Take the 2-minute tour ×
Mathematics Stack Exchange is a question and answer site for people studying math at any level and professionals in related fields. It's 100% free, no registration required.

Let $K$ be a field of characteristic zero. Can $f/g\in K(X)$ considered as a function $K\to K$ take the same fixed value $\alpha \in K$ infinite times?

By elementary calculus this is not the case if $K$ is a subfield of $\mathbb{R}$, but I don't know how to argue in general (or if the result is true).

share|improve this question

3 Answers 3

up vote 5 down vote accepted

Suppose $a$ is a fixed element of $K$, and $f(x)/g(x)=a$ for infinitely many $x$. Then for such $x$, $f(x)=ag(x)$, so $f(x)-ag(x)=0$. Thus the polynomial $f-ag$ has infinitely many roots, and so must be the zero polynomial. So for any $y$, $f(y)-ag(y)=0$, so $f(y)/g(y)=a$. Thus we have shown that any rational function that takes a given value infinitely many times must in fact be a constant rational function. Note that the assumption that $K$ has characteristic zero turned out to be irrelevant.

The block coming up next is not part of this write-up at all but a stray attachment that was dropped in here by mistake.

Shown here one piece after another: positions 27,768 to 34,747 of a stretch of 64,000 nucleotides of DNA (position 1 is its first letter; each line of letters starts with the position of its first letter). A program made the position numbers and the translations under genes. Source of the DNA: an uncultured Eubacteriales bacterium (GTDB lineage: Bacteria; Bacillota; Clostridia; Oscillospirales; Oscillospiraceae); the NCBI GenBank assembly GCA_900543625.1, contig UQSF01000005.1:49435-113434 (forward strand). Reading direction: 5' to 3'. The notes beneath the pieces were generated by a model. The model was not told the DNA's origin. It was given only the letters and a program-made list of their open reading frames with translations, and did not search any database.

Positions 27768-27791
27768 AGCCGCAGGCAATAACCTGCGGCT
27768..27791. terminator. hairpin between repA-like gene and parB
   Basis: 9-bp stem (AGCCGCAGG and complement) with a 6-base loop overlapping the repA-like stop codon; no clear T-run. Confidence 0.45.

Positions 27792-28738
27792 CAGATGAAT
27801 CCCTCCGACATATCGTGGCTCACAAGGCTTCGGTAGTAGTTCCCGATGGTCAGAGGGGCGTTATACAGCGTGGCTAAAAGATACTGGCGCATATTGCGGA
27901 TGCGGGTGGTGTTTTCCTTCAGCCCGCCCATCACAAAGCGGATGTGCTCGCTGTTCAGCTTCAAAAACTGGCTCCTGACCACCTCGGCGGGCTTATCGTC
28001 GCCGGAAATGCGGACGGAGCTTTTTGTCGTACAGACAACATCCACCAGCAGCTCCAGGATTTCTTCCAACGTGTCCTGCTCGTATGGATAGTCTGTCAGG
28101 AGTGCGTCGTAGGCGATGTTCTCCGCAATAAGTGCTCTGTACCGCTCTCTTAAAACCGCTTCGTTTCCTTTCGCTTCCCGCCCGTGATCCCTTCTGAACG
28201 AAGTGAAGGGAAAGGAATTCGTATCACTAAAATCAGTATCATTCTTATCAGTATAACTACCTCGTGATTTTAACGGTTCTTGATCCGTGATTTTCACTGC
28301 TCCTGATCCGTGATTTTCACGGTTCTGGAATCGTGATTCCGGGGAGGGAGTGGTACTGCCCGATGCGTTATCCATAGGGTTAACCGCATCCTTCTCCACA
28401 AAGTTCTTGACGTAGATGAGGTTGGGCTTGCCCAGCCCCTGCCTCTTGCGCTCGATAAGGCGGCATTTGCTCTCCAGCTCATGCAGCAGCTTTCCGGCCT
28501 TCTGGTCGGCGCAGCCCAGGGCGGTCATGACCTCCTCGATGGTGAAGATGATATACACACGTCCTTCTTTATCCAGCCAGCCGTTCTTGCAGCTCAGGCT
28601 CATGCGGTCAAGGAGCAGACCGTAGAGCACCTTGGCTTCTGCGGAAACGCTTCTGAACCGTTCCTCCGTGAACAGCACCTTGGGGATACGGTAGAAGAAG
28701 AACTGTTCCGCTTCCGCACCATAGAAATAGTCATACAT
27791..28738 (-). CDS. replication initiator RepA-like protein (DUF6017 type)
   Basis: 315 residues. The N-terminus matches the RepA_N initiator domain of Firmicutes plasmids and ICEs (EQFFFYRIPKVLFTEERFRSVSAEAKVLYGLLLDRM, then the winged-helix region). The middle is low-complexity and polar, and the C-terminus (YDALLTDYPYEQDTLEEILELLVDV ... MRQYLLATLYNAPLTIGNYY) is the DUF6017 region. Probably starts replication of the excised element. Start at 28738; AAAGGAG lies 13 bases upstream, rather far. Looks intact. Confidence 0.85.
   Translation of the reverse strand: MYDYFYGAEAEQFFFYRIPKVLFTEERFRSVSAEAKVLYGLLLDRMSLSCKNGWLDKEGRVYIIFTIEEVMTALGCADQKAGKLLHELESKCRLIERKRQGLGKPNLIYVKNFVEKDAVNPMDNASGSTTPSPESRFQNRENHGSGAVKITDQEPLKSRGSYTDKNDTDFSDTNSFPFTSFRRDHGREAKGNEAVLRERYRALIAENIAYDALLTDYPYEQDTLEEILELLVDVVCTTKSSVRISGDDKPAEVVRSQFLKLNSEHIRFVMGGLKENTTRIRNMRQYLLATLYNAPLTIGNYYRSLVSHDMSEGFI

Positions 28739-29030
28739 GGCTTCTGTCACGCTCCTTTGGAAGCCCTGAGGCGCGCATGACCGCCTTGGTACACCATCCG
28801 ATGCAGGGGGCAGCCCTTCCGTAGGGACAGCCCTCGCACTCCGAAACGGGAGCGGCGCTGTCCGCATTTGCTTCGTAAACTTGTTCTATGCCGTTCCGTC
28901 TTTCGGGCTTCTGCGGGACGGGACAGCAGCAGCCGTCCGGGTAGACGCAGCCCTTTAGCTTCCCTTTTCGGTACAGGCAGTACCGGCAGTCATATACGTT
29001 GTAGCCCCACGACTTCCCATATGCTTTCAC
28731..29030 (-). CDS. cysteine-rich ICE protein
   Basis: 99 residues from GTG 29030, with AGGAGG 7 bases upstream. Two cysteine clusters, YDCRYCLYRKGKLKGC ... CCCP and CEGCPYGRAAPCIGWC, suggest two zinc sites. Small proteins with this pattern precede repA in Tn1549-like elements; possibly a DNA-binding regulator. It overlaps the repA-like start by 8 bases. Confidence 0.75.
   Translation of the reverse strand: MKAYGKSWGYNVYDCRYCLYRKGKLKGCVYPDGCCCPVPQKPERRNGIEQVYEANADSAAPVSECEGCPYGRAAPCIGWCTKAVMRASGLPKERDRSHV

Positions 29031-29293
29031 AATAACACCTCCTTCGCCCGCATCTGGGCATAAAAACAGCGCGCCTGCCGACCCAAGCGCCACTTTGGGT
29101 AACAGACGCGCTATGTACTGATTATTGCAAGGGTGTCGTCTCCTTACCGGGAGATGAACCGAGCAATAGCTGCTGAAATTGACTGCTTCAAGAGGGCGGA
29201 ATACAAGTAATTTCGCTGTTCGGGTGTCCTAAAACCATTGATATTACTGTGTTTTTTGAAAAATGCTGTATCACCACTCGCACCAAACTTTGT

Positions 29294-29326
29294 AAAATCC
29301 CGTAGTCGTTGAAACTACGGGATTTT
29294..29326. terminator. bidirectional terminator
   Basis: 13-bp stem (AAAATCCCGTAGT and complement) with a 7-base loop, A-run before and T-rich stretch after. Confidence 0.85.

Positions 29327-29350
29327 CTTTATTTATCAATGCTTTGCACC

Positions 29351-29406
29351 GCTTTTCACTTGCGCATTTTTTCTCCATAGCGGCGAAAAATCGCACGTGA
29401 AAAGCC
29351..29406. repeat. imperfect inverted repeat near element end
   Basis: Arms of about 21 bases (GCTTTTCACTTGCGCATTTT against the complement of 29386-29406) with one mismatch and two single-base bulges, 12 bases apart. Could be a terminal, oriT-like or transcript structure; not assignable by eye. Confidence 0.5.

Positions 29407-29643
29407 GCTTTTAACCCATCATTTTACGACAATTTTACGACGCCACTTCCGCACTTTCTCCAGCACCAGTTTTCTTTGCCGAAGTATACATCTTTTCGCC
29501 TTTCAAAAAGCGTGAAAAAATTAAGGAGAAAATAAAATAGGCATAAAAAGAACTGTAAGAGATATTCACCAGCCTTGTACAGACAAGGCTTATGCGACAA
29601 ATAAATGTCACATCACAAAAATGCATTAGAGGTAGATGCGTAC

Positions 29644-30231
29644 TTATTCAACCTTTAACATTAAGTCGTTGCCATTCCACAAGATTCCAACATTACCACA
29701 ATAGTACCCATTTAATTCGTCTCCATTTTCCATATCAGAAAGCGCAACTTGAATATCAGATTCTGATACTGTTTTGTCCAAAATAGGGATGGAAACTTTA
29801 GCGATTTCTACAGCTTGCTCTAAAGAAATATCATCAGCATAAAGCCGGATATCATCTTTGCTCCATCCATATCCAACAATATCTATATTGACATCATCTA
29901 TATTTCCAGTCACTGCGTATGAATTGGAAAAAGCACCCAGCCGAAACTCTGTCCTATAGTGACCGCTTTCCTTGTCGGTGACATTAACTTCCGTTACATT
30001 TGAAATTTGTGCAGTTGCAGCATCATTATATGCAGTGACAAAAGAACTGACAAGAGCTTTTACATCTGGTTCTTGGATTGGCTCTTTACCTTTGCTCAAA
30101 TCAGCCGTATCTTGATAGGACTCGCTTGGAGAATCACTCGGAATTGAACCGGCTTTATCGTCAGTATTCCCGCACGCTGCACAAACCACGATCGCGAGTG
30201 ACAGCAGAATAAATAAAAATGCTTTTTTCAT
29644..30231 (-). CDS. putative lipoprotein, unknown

share|improve this answer

Define $h(x) = f(x) - \alpha g(x).$ As a polynomial, $h$ has some degree $n.$

share|improve this answer

Hint $\rm\,\ \dfrac{f}g = \dfrac{h}k\,\ on\,\ S\:\Rightarrow\: fk\!-\!gh=0\,\ on\,\ S,\:$ so $\rm\:|S| > deg(fk\!-\!gh)\:\Rightarrow\:fk=gh\:\Rightarrow\:\dfrac{f}g = \dfrac{h}k$

since a polynomial over a domain with more roots than its degree is the zero polynomial.

share|improve this answer

Your Answer

 
discard

By posting your answer, you agree to the privacy policy and terms of service.

Not the answer you're looking for? Browse other questions tagged or ask your own question.